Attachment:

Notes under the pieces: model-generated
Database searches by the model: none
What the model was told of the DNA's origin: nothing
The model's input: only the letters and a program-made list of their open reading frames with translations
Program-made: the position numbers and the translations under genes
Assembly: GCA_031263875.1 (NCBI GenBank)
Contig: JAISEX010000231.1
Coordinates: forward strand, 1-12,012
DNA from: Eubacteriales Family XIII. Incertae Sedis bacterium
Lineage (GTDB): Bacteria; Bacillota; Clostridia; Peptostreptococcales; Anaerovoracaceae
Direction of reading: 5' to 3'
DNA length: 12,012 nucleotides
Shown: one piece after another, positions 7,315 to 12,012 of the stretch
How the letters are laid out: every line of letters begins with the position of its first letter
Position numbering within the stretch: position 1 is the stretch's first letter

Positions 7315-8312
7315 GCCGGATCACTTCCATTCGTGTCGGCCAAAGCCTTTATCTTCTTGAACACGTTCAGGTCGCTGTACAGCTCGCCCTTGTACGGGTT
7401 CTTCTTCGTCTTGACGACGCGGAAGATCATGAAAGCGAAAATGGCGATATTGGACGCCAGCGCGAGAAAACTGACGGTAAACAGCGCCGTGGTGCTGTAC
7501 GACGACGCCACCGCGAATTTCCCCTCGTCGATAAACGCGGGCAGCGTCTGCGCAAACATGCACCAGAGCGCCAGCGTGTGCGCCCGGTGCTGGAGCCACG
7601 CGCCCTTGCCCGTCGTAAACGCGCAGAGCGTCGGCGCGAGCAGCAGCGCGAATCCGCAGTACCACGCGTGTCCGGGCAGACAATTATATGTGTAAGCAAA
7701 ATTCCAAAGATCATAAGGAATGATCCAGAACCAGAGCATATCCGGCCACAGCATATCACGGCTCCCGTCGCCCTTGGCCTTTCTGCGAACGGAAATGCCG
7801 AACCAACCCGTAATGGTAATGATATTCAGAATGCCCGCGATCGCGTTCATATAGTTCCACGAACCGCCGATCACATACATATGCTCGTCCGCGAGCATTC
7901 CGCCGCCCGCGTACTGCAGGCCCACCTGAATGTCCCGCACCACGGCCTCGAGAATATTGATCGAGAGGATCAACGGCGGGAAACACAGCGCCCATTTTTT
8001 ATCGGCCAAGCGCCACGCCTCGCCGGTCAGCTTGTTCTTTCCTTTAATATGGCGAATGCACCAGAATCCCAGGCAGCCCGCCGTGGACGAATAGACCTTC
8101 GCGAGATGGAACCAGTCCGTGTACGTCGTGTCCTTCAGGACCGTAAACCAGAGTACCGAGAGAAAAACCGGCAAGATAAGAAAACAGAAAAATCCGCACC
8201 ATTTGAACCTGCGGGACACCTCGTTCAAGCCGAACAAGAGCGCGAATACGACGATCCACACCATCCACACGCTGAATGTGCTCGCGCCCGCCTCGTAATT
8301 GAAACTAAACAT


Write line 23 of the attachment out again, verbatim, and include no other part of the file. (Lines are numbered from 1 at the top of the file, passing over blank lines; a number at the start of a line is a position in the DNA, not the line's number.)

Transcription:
7901 CGCCGCCCGCGTACTGCAGGCCCACCTGAATGTCCCGCACCACGGCCTCGAGAATATTGATCGAGAGGATCAACGGCGGGAAACACAGCGCCCATTTTTT